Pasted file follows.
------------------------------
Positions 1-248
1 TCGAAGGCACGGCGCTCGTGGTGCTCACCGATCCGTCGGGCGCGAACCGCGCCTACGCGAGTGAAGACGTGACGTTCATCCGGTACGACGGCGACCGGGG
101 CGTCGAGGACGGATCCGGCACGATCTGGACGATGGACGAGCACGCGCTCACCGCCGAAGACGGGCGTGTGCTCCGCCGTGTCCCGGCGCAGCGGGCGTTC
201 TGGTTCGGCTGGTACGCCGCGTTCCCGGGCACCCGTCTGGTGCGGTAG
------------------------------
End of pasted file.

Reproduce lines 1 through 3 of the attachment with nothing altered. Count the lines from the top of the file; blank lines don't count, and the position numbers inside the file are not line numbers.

Positions 1-248
1 TCGAAGGCACGGCGCTCGTGGTGCTCACCGATCCGTCGGGCGCGAACCGCGCCTACGCGAGTGAAGACGTGACGTTCATCCGGTACGACGGCGACCGGGG
101 CGTCGAGGACGGATCCGGCACGATCTGGACGATGGACGAGCACGCGCTCACCGCCGAAGACGGGCGTGTGCTCCGCCGTGTCCCGGCGCAGCGGGCGTTC